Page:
Have you seen those commercials for DNA testing companies like 23andMe and AncestryDNA?
Their pitches are so compelling that people are signing up in droves and happily shipping off their saliva in order to find out their exact genetic makeup.
And you might even be thinking about taking the plunge yourself. Well, there’s something you need to consider before you make that decision…
You probably don’t know it, but once your DNA results have been completed there’s a chance they’ll end up in the hands of a total stranger.
Granted, the chance of that happening is slight, but it’s also very real.
There are a couple of possible ways that your DNA test results could end up in a stranger’s possession:
1 – Your DNA test results could be provided to law enforcement or “other entities”.
This one is easy to prove with a direct quote from section 8 of the 23andMe Terms of Service page.
“Further, you acknowledge and agree that 23andMe is free to preserve and disclose any and all Personal Information to law enforcement agencies or others if required to do so by law or in the good faith belief that such preservation or disclosure is reasonably necessary to: (a) comply with legal process (such as a judicial proceeding, court order, or government inquiry) or obligations that 23andMe may owe pursuant to ethical and other professional rules, laws, and regulations; (b) enforce the 23andMe TOS; (c) respond to claims that any content violates the rights of third parties; or (d) protect the rights, property, or personal safety of 23andMe, its employees, its users, its clients, and the public.”
The quote above clearly states that 23andMe could provide any and all of your personal information (“any and all” certainly includes your DNA test results) not only to law enforcement but to “others” if they deem it “reasonably necessary”.
Who exactly gets to decide when disclosure of your most personal information is “reasonably necessary”? That would be 23andMe, of course.
What’s more, who exactly are the “others” they might be willing to hand your information over to? Your guess is as good as mine.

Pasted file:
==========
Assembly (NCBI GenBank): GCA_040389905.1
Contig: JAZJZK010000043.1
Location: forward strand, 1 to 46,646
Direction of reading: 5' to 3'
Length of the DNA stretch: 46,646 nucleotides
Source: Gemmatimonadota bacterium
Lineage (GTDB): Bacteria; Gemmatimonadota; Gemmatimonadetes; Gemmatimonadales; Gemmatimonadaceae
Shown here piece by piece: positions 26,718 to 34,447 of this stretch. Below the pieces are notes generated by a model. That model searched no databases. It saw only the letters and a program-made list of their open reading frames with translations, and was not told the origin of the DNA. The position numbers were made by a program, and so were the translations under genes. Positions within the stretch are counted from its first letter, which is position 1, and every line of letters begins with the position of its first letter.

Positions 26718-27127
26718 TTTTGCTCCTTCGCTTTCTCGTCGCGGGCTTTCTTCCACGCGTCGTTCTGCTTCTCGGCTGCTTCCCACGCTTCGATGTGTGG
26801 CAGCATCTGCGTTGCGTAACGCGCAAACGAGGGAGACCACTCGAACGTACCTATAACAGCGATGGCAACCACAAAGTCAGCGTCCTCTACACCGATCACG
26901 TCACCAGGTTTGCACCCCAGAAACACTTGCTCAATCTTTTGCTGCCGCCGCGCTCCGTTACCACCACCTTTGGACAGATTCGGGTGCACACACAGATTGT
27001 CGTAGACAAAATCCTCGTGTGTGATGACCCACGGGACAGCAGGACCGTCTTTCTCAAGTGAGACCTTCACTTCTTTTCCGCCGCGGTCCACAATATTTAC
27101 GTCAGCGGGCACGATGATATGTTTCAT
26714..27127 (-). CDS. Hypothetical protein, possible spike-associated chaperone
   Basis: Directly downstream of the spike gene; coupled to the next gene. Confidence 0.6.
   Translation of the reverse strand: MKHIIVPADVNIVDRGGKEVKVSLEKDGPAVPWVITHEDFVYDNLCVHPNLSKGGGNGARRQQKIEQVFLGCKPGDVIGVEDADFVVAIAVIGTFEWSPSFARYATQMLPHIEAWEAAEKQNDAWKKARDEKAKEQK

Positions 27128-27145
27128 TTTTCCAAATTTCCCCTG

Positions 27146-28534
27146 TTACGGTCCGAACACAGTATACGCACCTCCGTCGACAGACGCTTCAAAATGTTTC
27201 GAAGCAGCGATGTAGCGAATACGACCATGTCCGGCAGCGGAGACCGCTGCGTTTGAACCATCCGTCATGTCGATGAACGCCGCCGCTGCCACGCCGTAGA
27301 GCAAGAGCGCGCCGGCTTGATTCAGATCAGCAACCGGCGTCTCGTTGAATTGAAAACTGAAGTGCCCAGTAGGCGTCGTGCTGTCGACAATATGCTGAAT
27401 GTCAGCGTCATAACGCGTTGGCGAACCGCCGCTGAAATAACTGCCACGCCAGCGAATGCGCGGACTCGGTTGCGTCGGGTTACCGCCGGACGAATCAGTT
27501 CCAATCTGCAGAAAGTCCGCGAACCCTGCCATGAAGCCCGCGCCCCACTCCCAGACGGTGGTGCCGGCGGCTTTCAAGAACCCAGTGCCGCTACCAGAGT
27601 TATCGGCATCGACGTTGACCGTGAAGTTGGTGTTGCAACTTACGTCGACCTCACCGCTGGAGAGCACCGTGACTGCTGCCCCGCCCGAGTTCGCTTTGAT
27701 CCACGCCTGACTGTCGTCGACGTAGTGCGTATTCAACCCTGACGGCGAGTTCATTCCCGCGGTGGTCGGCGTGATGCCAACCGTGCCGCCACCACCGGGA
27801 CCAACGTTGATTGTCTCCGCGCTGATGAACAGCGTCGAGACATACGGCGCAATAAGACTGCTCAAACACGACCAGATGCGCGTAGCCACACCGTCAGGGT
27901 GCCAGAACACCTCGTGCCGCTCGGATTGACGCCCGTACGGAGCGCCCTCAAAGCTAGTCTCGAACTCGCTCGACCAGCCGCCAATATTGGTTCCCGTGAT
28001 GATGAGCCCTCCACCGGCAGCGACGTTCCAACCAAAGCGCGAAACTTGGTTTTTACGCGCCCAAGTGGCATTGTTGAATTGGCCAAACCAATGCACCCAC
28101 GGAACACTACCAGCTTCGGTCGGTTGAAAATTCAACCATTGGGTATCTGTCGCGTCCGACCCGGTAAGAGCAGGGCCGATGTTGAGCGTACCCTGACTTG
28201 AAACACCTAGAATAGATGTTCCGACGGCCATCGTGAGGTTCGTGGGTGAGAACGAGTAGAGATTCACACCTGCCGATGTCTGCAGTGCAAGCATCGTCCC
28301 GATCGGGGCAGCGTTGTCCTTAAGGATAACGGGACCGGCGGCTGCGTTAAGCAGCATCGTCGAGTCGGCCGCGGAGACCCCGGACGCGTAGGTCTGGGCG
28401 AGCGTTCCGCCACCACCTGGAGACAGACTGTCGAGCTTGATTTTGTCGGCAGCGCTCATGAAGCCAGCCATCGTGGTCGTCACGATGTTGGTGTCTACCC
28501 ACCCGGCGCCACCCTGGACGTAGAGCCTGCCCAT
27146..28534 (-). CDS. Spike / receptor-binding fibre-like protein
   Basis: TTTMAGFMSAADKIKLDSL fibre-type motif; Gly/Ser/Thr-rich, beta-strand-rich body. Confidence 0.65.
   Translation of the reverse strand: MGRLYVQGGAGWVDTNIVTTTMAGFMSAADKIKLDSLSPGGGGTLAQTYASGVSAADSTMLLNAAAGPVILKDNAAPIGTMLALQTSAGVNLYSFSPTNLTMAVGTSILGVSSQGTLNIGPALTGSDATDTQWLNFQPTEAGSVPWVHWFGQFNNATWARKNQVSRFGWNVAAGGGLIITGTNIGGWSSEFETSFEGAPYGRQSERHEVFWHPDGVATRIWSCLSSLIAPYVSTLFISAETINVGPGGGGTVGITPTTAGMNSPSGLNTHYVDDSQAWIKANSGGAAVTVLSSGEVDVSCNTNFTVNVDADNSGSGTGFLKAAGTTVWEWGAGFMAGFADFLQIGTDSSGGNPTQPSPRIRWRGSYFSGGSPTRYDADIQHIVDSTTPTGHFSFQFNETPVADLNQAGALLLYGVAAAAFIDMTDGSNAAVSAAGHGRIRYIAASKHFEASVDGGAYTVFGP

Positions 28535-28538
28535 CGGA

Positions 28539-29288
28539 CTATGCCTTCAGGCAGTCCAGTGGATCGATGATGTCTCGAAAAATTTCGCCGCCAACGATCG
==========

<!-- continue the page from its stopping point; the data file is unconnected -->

AncestryDNA also lists several unnamed entities that could end up in possession of your personal information, including your DNA test results. If you’re interested you can read about them on their Privacy Statement page.
2 – Your DNA test results could be stolen by hackers.
Have you noticed how there seems to be a new major website hack in the news on a weekly basis?
If a hacker were to break into one of the DNA testing service’s servers your DNA test results could end up being sold and distributed all over the world via the Internet.
I know that might sound far-fetched, but if banks and major retailers are getting hacked right and left, is there really any guarantee that a DNA testing service’s website would be any more secure?
I know you might be wondering why you should even be concerned about strangers getting their hands on your DNA test results. After all, it’s not like they could use that info to drain your bank accounts or start a thermonuclear war.
But truth be told, an individual’s genetic information can be quite valuable to people in certain industries (both legal and illegal). That’s why this kind of info sells for big bucks on the black market.
Perhaps even worse, genetic information can be used as a reason to discriminate against an individual in many areas of life.
Yes, I know that discrimination based on race is illegal, but so are bribery and theft. Yet those things still happen on a daily basis.
Bottom line: If discovering your exact genetic makeup is important to you, I say go for it. Just be aware that once you ship off your saliva you’ll have zero control over who ultimately sees the results of your DNA test.
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